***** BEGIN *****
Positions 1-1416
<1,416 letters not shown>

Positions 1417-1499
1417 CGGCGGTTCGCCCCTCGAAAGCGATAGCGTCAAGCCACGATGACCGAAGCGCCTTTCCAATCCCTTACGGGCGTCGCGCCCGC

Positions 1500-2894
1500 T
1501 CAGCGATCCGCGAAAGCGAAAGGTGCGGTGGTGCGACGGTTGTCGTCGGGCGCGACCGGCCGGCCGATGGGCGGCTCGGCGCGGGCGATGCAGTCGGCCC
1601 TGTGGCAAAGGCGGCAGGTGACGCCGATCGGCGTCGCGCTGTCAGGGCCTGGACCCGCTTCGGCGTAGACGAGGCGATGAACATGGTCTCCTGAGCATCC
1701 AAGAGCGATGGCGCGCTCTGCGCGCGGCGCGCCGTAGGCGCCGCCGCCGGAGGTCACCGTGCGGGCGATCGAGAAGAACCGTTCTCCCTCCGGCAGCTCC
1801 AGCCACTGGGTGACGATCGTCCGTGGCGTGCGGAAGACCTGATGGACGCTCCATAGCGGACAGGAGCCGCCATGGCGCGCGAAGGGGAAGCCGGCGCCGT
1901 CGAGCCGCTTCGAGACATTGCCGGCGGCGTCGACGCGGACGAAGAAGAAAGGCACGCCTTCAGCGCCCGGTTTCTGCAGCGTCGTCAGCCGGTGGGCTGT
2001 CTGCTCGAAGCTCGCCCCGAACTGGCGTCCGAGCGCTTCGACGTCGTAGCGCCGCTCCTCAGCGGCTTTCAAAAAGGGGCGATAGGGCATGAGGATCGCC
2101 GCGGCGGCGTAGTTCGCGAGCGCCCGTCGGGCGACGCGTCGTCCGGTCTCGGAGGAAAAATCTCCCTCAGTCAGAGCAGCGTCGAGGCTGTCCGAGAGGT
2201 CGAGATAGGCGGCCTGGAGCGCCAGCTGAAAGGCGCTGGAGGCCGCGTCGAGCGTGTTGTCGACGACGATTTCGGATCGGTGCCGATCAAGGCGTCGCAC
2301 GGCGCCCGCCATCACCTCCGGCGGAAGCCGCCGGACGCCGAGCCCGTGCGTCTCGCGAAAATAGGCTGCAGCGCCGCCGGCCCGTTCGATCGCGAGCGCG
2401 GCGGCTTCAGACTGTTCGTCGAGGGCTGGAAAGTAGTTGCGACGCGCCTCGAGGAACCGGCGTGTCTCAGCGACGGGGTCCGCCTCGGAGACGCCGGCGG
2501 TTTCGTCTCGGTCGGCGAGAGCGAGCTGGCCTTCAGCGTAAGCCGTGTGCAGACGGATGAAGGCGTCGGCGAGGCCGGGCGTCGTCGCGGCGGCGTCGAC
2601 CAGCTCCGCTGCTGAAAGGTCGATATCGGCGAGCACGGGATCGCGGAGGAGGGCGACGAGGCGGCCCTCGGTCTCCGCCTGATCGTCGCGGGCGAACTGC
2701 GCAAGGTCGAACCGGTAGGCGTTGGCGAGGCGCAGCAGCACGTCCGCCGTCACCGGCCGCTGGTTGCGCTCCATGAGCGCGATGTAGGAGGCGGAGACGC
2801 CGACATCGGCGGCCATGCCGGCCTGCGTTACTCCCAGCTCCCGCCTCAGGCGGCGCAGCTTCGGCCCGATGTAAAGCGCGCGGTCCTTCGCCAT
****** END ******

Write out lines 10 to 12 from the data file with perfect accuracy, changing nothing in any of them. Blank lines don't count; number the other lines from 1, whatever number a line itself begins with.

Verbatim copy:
1801 AGCCACTGGGTGACGATCGTCCGTGGCGTGCGGAAGACCTGATGGACGCTCCATAGCGGACAGGAGCCGCCATGGCGCGCGAAGGGGAAGCCGGCGCCGT
1901 CGAGCCGCTTCGAGACATTGCCGGCGGCGTCGACGCGGACGAAGAAGAAAGGCACGCCTTCAGCGCCCGGTTTCTGCAGCGTCGTCAGCCGGTGGGCTGT
2001 CTGCTCGAAGCTCGCCCCGAACTGGCGTCCGAGCGCTTCGACGTCGTAGCGCCGCTCCTCAGCGGCTTTCAAAAAGGGGCGATAGGGCATGAGGATCGCC